We have seen in the recent past many technology-driven approaches to new tools/technologies, which often miss to deliver according to expectations, which generates new technologies fatigue among many stakeholders in the Explosive Ordnance Risk Reduction (EORR) sectors. Associated to this, we find often inefficient use of the limited funding available for technological research within the sector, as well as growing difficulties to establish collaborative partnerships among research organizations, equipment manufacturers, and mine action organisations, which are essential for the effective development and implementation of new tools/technologies.
This session will seek to discuss how new technologies could impact the EORR sectors and which building blocks are needed to enable needs-based approaches to technological research within the sector, leading to the effective uptake of new innovative tools/methodologies, according to their potential impact. A diverse panel bringing together the perspectives of varied stakeholders (mine action organisations, equipment manufacturers, research and technology organizations), as well as expertise from other sectors, will facilitate the debate.
Innovation is an iterative process that gains momentum whenever a problem or shortfall is identified, prompting attempts to find solutions. These attempts may take the form of policies, methodologies, processes, technologies, or other strategies. The resulting innovation can come in different ways such as continual improvement, refining the existing rules of the game, or disruptive innovation, completely changing the rules. When appropriately conceptualised and aligned with the needs, both approaches can wield significant power.
This session aims to explore how standards can play a pivotal role to facilitate the uptake of innovative tools and methodologies, unlocking their full potential. A diverse panel will bring together stakeholders from EO risk reduction, including national authorities, operators, manufacturers, as well as research and technology organisations. Additionally, experts from outside mine action and ammunition management will contribute their perspectives, enriching the discussion and shedding light on how EO risk reduction can effectively foster the uptake of emerging technologies and methodologies.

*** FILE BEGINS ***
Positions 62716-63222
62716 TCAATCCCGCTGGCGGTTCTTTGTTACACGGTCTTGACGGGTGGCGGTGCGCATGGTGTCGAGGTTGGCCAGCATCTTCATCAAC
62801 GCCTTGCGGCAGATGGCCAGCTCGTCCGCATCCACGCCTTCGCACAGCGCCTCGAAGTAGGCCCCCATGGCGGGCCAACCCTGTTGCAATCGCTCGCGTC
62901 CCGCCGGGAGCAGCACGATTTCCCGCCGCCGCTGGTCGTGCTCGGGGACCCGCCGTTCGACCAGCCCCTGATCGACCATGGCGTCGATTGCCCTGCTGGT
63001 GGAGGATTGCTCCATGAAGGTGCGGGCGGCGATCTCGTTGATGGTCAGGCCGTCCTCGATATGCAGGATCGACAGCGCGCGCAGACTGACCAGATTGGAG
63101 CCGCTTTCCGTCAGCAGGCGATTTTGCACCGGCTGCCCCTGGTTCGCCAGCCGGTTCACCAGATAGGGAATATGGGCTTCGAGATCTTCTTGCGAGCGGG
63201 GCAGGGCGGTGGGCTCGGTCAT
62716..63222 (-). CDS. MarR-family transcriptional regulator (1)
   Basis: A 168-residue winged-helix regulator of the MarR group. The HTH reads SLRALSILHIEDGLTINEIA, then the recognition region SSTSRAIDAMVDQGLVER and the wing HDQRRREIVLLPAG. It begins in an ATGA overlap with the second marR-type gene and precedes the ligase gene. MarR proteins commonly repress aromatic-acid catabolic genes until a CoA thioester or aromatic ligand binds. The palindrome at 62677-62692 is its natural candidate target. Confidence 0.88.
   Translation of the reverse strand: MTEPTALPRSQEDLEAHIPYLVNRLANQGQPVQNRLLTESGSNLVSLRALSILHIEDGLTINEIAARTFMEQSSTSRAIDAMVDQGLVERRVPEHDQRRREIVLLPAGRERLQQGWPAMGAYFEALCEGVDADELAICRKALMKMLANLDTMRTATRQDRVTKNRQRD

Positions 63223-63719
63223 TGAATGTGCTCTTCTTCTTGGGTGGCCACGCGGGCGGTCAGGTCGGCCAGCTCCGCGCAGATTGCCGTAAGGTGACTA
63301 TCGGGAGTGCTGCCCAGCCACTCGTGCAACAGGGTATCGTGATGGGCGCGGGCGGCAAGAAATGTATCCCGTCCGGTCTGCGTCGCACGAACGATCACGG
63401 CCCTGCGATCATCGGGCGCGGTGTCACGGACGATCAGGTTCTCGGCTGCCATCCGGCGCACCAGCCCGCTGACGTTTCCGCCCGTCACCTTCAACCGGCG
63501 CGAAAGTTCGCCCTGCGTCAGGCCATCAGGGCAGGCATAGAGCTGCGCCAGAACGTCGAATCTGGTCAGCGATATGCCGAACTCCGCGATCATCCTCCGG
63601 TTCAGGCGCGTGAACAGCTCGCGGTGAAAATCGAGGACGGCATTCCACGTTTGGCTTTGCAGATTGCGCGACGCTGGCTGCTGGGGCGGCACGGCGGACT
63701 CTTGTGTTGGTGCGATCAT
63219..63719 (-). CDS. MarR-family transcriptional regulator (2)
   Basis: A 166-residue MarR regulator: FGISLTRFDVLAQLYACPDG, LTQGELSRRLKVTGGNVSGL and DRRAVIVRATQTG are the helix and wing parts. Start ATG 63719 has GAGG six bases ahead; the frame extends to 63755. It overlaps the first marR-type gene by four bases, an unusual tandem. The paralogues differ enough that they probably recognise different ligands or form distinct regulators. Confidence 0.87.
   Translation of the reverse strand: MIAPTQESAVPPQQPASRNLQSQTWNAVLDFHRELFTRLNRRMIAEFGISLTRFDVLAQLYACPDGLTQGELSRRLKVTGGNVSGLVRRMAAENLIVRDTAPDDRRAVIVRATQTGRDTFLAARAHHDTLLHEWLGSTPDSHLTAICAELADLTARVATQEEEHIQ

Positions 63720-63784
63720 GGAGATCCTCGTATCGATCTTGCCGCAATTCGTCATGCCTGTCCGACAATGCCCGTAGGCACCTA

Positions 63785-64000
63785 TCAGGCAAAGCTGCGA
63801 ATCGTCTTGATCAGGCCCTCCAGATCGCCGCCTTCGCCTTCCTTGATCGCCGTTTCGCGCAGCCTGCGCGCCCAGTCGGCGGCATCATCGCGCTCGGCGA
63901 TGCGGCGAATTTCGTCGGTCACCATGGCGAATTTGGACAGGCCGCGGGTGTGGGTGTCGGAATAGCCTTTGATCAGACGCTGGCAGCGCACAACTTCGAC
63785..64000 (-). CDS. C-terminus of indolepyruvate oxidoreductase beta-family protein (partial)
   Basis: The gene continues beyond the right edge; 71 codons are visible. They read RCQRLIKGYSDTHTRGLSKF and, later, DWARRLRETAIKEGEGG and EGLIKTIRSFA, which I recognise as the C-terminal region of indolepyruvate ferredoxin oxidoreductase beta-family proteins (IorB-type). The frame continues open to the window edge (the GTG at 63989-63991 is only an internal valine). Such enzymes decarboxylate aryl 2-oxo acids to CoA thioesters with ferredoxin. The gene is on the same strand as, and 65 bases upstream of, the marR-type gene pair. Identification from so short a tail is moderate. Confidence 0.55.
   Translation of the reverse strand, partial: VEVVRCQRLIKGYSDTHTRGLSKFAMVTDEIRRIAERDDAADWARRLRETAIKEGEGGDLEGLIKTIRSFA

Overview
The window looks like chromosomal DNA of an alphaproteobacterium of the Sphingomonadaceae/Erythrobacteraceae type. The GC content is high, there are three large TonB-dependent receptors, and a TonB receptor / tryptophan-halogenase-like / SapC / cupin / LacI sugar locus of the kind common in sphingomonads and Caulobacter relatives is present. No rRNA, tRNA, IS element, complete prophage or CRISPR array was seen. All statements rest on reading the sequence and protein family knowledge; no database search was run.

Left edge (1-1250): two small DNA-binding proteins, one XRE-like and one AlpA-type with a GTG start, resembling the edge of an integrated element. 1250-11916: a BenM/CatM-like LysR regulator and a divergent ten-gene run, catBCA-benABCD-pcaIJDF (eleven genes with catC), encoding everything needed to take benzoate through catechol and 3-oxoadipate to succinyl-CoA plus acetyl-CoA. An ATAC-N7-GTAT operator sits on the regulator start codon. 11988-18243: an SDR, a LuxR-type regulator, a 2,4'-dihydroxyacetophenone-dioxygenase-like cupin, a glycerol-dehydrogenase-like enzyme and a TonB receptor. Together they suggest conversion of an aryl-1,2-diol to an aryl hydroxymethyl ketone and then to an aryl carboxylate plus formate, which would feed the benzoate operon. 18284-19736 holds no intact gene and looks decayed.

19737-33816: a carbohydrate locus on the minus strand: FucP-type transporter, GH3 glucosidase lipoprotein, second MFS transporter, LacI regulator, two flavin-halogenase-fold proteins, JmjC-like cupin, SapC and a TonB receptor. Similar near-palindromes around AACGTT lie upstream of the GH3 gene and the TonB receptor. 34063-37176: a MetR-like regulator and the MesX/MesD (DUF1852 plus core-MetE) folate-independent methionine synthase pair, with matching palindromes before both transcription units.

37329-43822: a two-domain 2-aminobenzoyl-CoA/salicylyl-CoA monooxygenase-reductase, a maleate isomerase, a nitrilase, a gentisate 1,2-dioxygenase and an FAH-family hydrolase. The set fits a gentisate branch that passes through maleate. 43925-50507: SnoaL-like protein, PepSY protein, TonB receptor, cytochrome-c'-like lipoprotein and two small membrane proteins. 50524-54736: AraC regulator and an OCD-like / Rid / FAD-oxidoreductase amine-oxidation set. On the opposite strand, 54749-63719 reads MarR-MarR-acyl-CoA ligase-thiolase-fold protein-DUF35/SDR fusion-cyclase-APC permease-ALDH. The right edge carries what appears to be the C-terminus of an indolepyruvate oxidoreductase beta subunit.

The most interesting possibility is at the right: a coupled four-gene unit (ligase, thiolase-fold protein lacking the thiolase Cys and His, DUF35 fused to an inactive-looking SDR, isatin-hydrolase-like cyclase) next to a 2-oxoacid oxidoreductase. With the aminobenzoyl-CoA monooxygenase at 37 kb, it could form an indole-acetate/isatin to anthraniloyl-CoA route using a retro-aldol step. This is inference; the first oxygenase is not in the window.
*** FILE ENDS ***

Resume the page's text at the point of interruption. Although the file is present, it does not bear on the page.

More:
Ukraine, considered a breadbasket of the world, is a major producer and exporter of agricultural products. However, the stark increase in potential explosive ordnance contamination in farmlands poses a direct threat to farmers (accidents), and to Ukraine's economy, as well as indirectly impacts global food supply chains. The resulting surge in food prices worldwide has raised concerns about a possible food crisis, particularly in developing and least developed countries.
Recognising the urgency of the situation, the international community, in collaboration with stakeholders engaged in explosive ordnance risk reduction, has acknowledged the need to take swift action. This rapid response has led to a swift increase in capacity and funding but more needed to address the current challenges. A sustainable, results-focused approach requires rethinking processes, procedures, and technologies to improve the quality of the efforts, in addition to the quantity.
Restoring the safe access to Ukraine's agricultural land is vital for not only to protect civilians from the dangers of EO, but also for the country's economic sustainability and for global food security. Join us at the upcoming conference session to explore practical solutions and pave the way for a sustainable future.
Understanding innovation in the context of ammunition management is crucial, especially in the evolving landscape at international level. This session aims to facilitate a discussion on the meaning of innovation in the context of ammunition management and to showcase existing and potential innovative approaches, tools, and technological advancements. A diverse panel of experts will share insights on high-tech and low-tech solutions, the limitations of these solutions, and how they can be leveraged to address the challenges posed by inadequately managed conventional ammunition.
The session will look at innovation in a lens of the developments at international level through the work of the UN Open-ended Working Group (OEWG) on Conventional Ammunition. Addressing the risks of inadequate conventional ammunition management – namely diversion to illicit markets and unplanned explosions at munition sites - requires innovative solutions to ensure safe, secure, and sustainable policies and practices. Earlier this year, the OEWG completed its work developing a set of political commitments as a new global framework to address existing gaps in through-life ammunition management.
The final report of the OEWG contains a new international instrument, The Global Framework for Through-life Conventional Ammunition Management, which was negotiated in 2022 and 2023. Endorsement by the UN General Assembly at its 78th session would fill the gap of a dedicated regulatory instrument on conventional ammunition at the international level.
The OEWG report highlights innovation as a key element for advancing adequate through-life management of conventional ammunition, not only limiting it to technological development but recognising that in some contexts low-tech measures would be more useful, and potentially more impactful and sustainable.